Once the First Army jumped off on the offensive, the 82nd Division engaged in a holding mission to prevent German forces from attacking the right flank of the First Army. On 13 September, the 163rd Infantry Brigade and 327th Infantry Regiment raided and patrolled to the northeast of Port-sur-Seille, toward Eply, in the Bois de Cheminot, Bois de la Voivrotte, Bois de la Tête-d'Or, and Bois Fréhaut. Meanwhile, the 328th Infantry Regiment, in connection with the attack of the 90th Division against the Bois-le-Prêtre, advanced on the west of the Moselle River, and, in contact with the 90th Division, entered Norroy, advancing to the heights just north of that town where it consolidated its position. On 15 September, the 328th Infantry, in order to protect the 90th Division's flank, resumed the advance, and reached Vandières, but withdrew on the following day to the high ground north of Norroy.
On 17 September, the St-Mihiel Operation stabilized, and the 90th Division relieved the 82nd's troops west of the Moselle River. On 20 September, the 82nd was relieved by the French 69th Infantry Division, and moved to the vicinity of Marbache and Belleville, then to stations near Triaucourt and Rarécourt in the area of the First Army. During this operation, the division suffered heavy casualties from enemy artillery. The operation cost the division over 800 men. Among them was Colonel Emory Jenison Pike of the 321st Machine Gun Battalion, the first member of the 82nd to be awarded the Medal of Honor. The division was then moved into reserve until 3 October, when it assembled near Varennes-en-Argonne prior to returning to the line. During this time, the division trained and prepared for the war's final major offensive at Meuse-Argonne.
The division was next moved to the Clermont area, located west of Verdun on September 24. They were stationed there to act as a reserve for the US First Army. George B. Duncan, former commander of the 77th Division, relieved Burnham on 3 October, and Burnham subsequently served as military attaché in Athens, Greece. On the night of 6/7 October 1918, the 164th Infantry Brigade relieved troops of the 28th Division, which were holding the front line from south of Fléville to La Forge, along the eastern bank of the Aire River. The 163rd Infantry Brigade remained in reserve. On 7 October, the division, minus the 163rd Infantry Brigade, attacked the northeastern edge of the Argonne Forest, making some progress toward Cornay, and occupied Hill 180 and Hill 223. The next day it resumed the attack. Elements of the division's right flank entered Cornay, but later withdrew to the east and south. The division's left flank reached the southeastern slope of the high ground northwest of Châtel-Chéhéry. On 9 October, the division continued its attack, and advanced its left flank to a line from south of Pylône to the Rau de la Louvière.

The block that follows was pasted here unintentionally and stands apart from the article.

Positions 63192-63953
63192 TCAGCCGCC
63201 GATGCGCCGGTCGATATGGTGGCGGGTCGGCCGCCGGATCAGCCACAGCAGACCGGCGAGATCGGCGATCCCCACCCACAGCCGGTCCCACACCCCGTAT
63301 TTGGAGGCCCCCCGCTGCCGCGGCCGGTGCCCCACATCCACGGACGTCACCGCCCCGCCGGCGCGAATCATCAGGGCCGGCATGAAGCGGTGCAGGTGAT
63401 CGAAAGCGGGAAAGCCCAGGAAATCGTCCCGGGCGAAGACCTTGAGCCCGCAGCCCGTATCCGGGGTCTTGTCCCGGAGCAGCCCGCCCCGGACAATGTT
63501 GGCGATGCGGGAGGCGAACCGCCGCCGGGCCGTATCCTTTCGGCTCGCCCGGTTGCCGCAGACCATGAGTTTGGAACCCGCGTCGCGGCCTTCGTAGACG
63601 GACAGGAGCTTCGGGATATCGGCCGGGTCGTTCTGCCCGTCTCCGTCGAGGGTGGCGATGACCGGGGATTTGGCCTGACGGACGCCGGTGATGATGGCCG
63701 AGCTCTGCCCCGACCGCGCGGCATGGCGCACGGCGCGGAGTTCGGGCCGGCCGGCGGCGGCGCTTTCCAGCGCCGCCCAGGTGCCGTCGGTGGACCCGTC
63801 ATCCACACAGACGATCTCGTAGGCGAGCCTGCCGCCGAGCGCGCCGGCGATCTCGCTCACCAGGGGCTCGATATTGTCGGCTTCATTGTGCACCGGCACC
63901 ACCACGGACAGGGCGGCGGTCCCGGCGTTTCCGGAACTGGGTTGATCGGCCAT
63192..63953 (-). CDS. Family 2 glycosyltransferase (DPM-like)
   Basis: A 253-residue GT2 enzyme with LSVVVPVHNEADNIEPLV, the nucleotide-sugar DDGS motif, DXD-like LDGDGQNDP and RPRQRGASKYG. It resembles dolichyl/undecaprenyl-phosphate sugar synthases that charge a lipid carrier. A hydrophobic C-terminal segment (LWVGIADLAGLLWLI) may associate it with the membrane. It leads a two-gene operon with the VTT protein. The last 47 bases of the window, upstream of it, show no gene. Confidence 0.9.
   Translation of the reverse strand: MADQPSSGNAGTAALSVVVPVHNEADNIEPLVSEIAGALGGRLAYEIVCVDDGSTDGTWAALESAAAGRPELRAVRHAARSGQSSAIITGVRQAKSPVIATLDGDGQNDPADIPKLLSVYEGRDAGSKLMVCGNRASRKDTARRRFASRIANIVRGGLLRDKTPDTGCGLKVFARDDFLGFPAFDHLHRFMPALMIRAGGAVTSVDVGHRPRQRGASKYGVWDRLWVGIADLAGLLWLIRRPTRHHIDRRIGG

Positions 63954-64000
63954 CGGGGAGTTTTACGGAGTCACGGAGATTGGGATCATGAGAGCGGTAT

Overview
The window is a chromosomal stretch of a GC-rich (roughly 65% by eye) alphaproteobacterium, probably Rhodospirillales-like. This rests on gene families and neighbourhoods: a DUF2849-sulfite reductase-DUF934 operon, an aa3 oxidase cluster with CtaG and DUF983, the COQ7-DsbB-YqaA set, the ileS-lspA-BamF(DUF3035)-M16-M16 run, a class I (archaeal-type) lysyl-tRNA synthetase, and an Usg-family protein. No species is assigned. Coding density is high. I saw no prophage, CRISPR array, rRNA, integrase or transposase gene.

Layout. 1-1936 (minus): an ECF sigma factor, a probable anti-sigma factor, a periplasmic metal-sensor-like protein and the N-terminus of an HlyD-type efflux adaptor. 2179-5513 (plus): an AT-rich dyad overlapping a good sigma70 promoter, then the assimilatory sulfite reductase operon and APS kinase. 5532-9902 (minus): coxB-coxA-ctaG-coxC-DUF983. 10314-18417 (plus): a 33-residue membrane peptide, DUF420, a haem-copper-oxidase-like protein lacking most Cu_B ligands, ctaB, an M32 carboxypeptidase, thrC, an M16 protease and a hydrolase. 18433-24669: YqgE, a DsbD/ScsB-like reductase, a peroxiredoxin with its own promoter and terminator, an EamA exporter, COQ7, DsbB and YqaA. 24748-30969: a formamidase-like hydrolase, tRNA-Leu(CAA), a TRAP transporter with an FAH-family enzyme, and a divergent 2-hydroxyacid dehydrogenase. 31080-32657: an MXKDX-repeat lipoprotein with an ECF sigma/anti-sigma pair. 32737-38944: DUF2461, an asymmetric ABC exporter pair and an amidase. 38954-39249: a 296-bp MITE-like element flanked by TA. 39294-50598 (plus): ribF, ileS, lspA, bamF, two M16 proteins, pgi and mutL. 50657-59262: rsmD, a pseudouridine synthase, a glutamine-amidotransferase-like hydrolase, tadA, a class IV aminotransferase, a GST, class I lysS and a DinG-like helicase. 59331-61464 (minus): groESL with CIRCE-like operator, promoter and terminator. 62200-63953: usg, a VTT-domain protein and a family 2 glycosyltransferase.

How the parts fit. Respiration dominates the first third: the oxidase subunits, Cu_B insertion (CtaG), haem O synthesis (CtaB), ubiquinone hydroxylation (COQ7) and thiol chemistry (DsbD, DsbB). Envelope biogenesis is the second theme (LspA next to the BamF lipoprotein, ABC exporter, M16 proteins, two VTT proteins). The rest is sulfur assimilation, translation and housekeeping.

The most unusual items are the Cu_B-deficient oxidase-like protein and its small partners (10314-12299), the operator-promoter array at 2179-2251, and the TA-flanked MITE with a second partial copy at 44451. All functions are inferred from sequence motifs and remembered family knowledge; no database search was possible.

For the rest of the month, the division turned to the north and advanced astride the Aire River to the region east of St-Juvin. On 10 October, it relieved troops of the 1st on the right, north of Fléville, as far as a new boundary extending north and south through Sommerance. It then attacked and captured Cornay and Marcq, and established the front just to their south. On 11 October, the right flank of the division occupied Sommerance and the high ground north of la Rance Rau while the left advanced to the railroad south of the Aire. The next day, the 42nd relieved the 82nd's troops in and near Sommerance, allowing it to resume the attack. The 82nd passed through part of the Hindenburg defensive position, and reached a line just north of the road from St-Georges to St-Juvin.
On 18 October, the division relieved elements of the 78th as far to the left as Marcq and Champigneulle. Three days later it advanced to the Ravin aux Pierres. On 31 October, the 82nd, except the artillery, was relieved by the 77th Division and the 80th Division, and assembled in the Argonne Forest near Champ-Mahaut. On 2 November, the division concentrated near La Chalade and Les Islettes, and, on 4 November, moved to training areas in Vaucouleurs. On 10 November, it moved again to training areas in Bourmont, where it remained until the 11 November armistice. During this campaign the division suffered another 7,000 killed and wounded. A second 82nd soldier, Alvin C. York, won the Medal of Honor during this campaign.